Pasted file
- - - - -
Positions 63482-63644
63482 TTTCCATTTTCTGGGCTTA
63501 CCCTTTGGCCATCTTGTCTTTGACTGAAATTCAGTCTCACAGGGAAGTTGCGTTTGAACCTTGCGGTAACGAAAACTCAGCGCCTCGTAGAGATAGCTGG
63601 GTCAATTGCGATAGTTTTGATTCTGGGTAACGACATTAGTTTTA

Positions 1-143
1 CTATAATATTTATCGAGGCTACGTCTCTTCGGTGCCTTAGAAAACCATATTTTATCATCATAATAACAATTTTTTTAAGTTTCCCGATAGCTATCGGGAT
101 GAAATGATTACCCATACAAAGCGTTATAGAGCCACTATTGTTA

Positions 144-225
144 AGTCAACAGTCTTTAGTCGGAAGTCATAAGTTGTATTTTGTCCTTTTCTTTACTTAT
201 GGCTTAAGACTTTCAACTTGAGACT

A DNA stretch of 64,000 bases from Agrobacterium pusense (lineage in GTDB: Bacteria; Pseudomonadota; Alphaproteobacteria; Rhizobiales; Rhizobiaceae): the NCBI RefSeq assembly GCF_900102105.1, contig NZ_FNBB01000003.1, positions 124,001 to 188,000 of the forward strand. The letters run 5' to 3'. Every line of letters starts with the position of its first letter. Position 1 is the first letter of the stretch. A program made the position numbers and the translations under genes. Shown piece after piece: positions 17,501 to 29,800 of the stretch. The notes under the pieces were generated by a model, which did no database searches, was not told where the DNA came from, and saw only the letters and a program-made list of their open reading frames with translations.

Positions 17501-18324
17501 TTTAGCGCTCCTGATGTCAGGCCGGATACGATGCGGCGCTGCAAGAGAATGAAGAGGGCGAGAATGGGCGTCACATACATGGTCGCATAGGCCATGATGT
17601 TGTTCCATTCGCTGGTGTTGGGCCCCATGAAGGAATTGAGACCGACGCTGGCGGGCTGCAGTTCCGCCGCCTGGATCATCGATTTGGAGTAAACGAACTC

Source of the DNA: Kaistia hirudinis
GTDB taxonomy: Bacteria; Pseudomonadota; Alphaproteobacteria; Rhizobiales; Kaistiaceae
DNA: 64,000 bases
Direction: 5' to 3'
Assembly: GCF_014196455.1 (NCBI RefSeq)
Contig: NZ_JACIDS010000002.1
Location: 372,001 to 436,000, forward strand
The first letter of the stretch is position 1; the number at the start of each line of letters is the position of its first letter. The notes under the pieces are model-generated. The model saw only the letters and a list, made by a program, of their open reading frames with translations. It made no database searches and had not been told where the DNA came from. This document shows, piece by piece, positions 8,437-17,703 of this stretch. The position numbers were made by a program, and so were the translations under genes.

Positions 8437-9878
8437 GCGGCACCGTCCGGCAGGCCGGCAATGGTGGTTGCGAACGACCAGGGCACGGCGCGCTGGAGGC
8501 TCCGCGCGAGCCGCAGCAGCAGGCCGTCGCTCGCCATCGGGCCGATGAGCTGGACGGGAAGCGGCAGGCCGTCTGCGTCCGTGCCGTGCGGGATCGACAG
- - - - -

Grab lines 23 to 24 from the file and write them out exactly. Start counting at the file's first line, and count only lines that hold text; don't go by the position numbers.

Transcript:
Positions 8437-9878
8437 GCGGCACCGTCCGGCAGGCCGGCAATGGTGGTTGCGAACGACCAGGGCACGGCGCGCTGGAGGC